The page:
Tuesday, March 23, 2021
After hearing it discussed on the Marx Brother's Council Podcast, I found a copy of the Zucker Brother's Brain Donors from 1992. It follows the plotline from the Marx Brothers' MGM film Night at the Opera from 1935, with pacing by comedian Dennis Dugan to match their later, more frantic Paramount releases. There is even credit to the original Kaufman-Ryskind screenplay at the closing credits.
Sunday, March 21, 2021
The retired author is among the emeriti from MSU regarding land management and other educational topics. From the Greenville Daily News, 20 March, 2021. So, subscribe, already!
Again, (c) 2021 Greenville Daily News
Saturday, March 20, 2021
Back when computer games were a hoot, James Burke put out a two disc set based on his television program, "Connections." I spent a weekend playing through the whole thing, felt completely fine that it also expanded my appreciation for just about everything scientific.
Of course, that was in the days of Windows 95, and the "improved" Windows 10 is utterly incapable of understanding how to run the game, so I am left with just the small-resolution video bits that peppered the experience. This is one, particularly of interest to those with pharmacology occasionally cluttering their minds:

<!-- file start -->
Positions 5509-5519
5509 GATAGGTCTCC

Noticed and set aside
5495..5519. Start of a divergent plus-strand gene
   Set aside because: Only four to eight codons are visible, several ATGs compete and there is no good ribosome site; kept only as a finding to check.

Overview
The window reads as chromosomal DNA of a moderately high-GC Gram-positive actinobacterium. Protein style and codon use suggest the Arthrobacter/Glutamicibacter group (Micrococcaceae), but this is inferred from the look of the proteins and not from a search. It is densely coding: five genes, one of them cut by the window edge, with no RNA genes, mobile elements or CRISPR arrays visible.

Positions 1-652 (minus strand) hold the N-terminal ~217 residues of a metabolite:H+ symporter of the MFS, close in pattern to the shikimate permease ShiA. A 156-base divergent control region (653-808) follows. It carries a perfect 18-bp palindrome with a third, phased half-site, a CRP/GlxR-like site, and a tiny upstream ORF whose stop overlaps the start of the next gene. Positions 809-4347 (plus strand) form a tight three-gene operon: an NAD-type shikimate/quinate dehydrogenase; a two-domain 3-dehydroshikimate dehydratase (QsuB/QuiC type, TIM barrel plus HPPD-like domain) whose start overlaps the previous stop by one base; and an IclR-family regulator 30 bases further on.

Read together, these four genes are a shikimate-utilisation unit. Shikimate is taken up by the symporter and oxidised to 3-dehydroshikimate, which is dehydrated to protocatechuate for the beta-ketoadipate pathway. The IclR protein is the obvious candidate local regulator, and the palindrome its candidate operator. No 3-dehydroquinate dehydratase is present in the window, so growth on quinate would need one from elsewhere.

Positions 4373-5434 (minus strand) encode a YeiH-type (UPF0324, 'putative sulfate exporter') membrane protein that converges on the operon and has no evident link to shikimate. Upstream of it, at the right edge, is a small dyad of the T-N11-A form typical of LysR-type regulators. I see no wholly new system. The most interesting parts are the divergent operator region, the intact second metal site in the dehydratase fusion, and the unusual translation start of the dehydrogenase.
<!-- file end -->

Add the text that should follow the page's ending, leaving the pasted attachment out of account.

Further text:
Friday, March 19, 2021
And that calls for more experimentation with layered color exercises! Oh does The Animating Apothecary know how to PARTY!
1. Tweener Easter Bunny - "Whatever"
|(c) 2021 The Animating Apothecary, Jim Middleton|
|(c) 2021 The Animating Apothecary, Jim Middleton|
|(c) 2021 The Animating Apothecary, Jim Middleton|
|(c) 2020-2021 The Animating Apothecary, Jim Middleton|
|(c) 2020-2021, "Holiday Specific," The Animating Apothecary, Jim Middleton|
Tuesday, March 16, 2021
Originally a six week project in 1998, using a DOS animation version of "Autodesk Animator Pro," this collection of 2800 frames was initially paired with a 1917 recording of a Chopin Waltz composed in the 1830s. When first uploaded to test the limits of a Facebook posting, FB said, "Oh that music violates copyright!" based on some parallel world regulations.